Picture taken at 9 am on June 10, 2008 from a military helicopter shows the drainage of the Tangjiashan quake lake in southewest China's Sichuan Province. Drainage of the quake lake through a manmade spillway speeded up to 1,760 cubic meters per second at 9:30 am on Tuesday, whereas water flow in the lower reaches of the lake, in Beichuan County, reached 2,240 cubic meters per second. [Xinhua]
MIANYANG, Sichuan -- The water level in Tangjiashan quake-formed lake in southwest China's Sichuan Province is expected to fall on Tuesday, as outflow has far outpaced influx three days after drainage efforts began.
Drainage of the quake lake through a manmade spillway speeded up to 6,420 cubic meters per second at 11:30 a.m. on Tuesday, compared with the estimated influx of 110 cubic meters per second, the Tangjiashan lake emergency headquarters said.
Water flow on the lower reaches of the lake, in Beichuan County, reached 6,440 cubic meters per second at 10:45 a.m., posing dangers of the worst flood in 100 years in the county that perished in the 8.0-magnitude earthquake of May 12.
Abandoned trucks flow like toys in the sea of water gushing out of the Tangjiashan quake lake in Sichuan Province June 9, 2008. The volume of water flowing into the lake's drainage channel has increased, but the authorities still worry heavy rainfall and aftershocks can cause a breach in the lake's dam leading to flash floods. [Xinhua]
The flood has burst the dams of four smaller quake lakes on the lower reaches of the Tangjiashan lake and is expected to hit Mianyang city proper later on Tuesday.
More than 250,000 people in low-lying areas in Mianyang City have been relocated under a plan based on the assumption that one-third of the lake volume breached the dam.
Xinhua reporters in Jiangyou City on the lower reaches saw TVs, fridges and occasionally dead bodies of quake victims in the roaring flood water.
As of 11 a.m., the lake's water level dropped to 737.56 meters from 742.96 meters reported at 8 p.m. on Monday.
Yet water conservancy experts warned the lake and its dam were still in danger before the water level drops below 720 meters.
Picture taken on June 10, 2008 from a military helicopter shows flood water flowing past Beichuan County in southewest China's Sichuan Province. Drainage of the Tangjiashan quake lake through a manmade spillway speeded up to 1,760 cubic meters per second at 9:30 am on Tuesday, whereas water flow in the lower reaches of the lake, in Beichuan County, reached 2,240 cubic meters per second. [Xinhua]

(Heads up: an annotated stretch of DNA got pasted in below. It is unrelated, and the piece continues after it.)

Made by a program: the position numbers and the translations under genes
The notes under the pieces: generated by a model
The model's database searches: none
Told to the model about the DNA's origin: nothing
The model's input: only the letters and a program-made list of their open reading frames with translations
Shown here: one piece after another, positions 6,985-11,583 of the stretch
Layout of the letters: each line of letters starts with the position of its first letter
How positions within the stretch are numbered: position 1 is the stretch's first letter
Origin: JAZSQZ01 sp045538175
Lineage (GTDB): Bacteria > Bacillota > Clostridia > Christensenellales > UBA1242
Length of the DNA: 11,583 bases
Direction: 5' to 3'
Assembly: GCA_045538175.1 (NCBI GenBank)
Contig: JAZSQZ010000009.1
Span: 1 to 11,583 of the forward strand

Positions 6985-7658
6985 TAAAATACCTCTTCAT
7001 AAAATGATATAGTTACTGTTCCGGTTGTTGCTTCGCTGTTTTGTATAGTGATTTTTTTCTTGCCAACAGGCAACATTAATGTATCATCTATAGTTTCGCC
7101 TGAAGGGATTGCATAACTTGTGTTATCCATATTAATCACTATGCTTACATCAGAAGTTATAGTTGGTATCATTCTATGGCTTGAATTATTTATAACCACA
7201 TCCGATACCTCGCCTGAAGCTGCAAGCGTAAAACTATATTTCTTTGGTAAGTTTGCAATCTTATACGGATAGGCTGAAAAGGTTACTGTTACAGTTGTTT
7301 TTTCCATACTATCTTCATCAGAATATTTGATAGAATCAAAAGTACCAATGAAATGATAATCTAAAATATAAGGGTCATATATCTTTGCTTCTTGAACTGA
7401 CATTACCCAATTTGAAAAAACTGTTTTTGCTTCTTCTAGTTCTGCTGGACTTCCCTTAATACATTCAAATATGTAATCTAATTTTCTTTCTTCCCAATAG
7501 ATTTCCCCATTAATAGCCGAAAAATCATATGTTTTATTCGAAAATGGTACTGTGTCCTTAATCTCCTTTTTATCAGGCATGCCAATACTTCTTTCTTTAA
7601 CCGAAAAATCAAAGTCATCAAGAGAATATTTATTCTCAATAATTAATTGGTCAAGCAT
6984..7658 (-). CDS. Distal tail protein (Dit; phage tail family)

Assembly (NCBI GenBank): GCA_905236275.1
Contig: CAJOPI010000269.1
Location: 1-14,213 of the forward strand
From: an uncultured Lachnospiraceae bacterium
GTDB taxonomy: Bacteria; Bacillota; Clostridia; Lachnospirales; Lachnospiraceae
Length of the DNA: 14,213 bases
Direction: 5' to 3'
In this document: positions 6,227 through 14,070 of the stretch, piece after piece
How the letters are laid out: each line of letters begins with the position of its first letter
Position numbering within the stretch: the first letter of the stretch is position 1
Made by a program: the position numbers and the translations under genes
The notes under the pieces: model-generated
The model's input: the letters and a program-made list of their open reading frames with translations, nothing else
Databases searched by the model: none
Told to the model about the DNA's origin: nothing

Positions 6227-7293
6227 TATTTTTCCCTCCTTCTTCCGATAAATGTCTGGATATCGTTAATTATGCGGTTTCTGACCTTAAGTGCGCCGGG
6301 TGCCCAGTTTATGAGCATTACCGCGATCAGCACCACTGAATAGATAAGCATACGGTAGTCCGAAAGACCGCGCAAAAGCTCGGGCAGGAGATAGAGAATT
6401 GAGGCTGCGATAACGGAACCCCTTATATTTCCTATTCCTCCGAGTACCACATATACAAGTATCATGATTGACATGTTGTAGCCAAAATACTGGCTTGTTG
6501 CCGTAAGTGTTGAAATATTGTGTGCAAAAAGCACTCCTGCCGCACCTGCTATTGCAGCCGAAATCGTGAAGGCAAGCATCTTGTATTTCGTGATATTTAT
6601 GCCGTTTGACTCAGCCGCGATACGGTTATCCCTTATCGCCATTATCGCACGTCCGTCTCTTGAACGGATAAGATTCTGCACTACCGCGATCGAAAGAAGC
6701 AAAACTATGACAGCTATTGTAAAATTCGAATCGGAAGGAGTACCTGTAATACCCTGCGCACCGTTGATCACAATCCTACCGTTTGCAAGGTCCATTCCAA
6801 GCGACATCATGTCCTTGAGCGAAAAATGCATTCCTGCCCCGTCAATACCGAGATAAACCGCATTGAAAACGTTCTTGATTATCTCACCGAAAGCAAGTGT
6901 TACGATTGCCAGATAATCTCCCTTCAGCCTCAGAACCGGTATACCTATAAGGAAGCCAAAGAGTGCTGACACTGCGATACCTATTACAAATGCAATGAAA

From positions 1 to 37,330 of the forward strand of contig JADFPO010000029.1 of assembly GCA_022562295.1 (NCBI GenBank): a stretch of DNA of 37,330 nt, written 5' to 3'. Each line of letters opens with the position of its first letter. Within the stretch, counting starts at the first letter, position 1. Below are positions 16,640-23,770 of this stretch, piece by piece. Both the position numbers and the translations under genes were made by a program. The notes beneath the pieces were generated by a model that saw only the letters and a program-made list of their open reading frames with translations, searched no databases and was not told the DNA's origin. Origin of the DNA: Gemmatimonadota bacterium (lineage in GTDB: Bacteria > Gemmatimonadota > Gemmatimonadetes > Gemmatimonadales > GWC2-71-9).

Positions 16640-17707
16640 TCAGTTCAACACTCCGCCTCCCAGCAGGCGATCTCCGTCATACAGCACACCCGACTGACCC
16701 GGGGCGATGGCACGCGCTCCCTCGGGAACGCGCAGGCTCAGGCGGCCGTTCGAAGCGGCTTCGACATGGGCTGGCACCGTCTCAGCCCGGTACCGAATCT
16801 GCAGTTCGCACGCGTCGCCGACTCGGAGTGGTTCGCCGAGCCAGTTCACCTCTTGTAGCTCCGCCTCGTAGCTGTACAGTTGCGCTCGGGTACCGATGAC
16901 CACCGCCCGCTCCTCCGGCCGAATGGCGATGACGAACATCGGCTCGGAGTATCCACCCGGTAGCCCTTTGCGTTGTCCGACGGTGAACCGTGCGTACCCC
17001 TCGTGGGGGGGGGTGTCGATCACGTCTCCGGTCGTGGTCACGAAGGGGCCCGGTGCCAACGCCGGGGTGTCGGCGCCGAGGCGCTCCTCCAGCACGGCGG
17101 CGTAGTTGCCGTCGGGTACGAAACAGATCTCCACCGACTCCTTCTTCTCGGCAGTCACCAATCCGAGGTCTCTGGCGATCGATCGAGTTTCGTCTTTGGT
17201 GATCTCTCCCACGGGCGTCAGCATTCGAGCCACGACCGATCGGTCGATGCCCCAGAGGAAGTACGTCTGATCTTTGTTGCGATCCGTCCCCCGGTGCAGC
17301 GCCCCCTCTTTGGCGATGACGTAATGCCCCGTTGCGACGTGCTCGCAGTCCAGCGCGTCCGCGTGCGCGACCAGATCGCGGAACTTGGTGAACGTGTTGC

Due to the torrential outflow, the water level at the entry of the manmade sluice channel was reduced to 730 meters above sea level, down from 740.37 meters when the spillway became operational on Saturday morning.
Faster drainage of the lake has eased the peril on the lower reaches, but the emergency headquarters is still on alert of further landslides and dam burst. In the meantime, helicopters have been sent to evacuate the emergency workers, mostly soldiers with the People's Liberation Army and the armed police.
More than 200 armed police officers have been working round the clock for four days to drain the lake, which threatens some 1 million residents living on the lower reaches once it overflows.
A manmade spillway started to drain the lake on Saturday morning and military engineers have fired short-range missiles several times on Sunday and Monday to blast boulders in the channel and speed up the outflow.
Rushing water from Tangjiashan "quake lake" flows through the quake-devastated city of Beichuan, Sichuan province, June 10, 2008. The water level in the Tangjiashan lake is expected to fall as drainage through a manmade spillway speeded up. [Xinhua]
As a result of two massive blasts on Monday evening which broke through the "bottleneck" in the spillway, the water outflow speeded up drastically on Tuesday, compared with 80 cubic meters on Monday night.
The Tangjiashan quake lake, formed after quake-triggered landslides from the Tangjiashan Mountain, blocked the Tongkou River running through Beichuan County, one of the worst-hit areas in the May 12 quake.